Of course, why would we (newbies) think it was anything but our own fault when we don't progress? In retrospect, I now believe mine had given up after our initial lesson. How anyone can approach their job with that kind of indifference is beyond me. I wish he had simply told me he wasn't interested in taking me on as a student.

Oh well, live and learn.

Share this comment


Link to comment

That's a shame. I hate to hear those types of experiences. It's amazing how many awful instructors are out there. I got to know a guy I saw frequently giving lessons at my old range. I overheard some pretty terrible advice he'd give different students  i.e. "Don't worry about your clubface so much...it's the path that will direct your ball flight." He'd have new students on the green all day and say " We'll get to the range..that's your least concern right now...it's right here on the green that separates the good golfers and the bad golfers" just killed me. You're right though, live and learn. I hope you haven't lost faith because there are some really good instructors out there. Just do some research and you'll find one.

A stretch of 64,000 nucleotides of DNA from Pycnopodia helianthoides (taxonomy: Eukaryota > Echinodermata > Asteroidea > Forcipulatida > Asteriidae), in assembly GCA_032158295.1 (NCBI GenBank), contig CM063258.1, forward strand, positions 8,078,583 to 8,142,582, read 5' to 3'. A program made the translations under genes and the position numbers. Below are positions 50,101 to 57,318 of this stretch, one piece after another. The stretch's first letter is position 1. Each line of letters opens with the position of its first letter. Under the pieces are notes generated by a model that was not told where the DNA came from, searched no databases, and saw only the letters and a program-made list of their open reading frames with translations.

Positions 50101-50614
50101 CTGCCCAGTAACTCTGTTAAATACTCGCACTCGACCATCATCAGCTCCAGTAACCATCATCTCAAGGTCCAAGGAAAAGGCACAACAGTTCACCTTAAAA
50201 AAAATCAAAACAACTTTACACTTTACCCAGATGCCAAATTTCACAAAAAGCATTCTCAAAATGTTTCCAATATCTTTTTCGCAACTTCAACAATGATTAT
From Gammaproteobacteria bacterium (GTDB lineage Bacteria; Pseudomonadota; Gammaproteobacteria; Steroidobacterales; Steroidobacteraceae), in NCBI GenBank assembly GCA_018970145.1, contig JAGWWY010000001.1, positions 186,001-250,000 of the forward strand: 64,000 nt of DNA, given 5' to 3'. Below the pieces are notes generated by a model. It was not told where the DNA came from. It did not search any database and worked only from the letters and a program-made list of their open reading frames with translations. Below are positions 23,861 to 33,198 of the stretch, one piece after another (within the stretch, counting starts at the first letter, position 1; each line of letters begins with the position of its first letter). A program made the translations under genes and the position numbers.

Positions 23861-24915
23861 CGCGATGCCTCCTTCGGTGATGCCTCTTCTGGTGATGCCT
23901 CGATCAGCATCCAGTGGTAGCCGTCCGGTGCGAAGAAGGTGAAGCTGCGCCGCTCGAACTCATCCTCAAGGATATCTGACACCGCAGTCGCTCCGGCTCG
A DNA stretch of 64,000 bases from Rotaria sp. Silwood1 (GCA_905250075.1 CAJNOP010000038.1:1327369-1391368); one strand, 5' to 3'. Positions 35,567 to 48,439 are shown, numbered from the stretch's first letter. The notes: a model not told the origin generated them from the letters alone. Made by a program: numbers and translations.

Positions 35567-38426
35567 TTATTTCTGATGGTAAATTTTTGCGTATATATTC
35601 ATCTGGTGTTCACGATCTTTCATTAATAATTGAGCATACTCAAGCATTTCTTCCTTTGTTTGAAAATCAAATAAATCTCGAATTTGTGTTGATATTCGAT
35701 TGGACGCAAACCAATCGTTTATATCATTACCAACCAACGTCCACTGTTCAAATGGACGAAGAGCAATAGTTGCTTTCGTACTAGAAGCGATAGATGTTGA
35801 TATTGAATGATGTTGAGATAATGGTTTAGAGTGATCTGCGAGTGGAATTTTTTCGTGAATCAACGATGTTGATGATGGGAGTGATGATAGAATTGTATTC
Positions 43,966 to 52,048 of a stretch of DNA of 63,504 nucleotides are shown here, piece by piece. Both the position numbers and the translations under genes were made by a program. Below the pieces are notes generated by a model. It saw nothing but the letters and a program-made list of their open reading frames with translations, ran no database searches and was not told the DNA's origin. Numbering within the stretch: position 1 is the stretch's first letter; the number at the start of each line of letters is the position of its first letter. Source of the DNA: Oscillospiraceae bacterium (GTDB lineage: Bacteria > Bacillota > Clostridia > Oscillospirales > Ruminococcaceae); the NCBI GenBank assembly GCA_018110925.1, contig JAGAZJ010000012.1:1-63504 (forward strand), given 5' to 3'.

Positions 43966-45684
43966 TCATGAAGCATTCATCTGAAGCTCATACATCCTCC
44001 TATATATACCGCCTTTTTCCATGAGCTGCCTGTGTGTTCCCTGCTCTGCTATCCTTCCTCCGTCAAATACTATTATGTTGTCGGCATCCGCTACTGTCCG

Edited by Vinsk

Share this comment


Link to comment

I was very eager to learn and wrongly assumed that because he was a certified PGA Instructor that he was qualified to teach me how to properly swing a club.   I spent at least 10 hours per week practicing what he was taught me only to find out a few years later it was a completely flawed swing.  

I found a great instructor at the end of last year who took video of my swing when I first walked in his door (the first instructor of the four I've been to ever use video analysis).  He was pretty amazed that after taking lessons for 3 years my swing was so fundamentally wrong and that none of them used video as part of their lessons.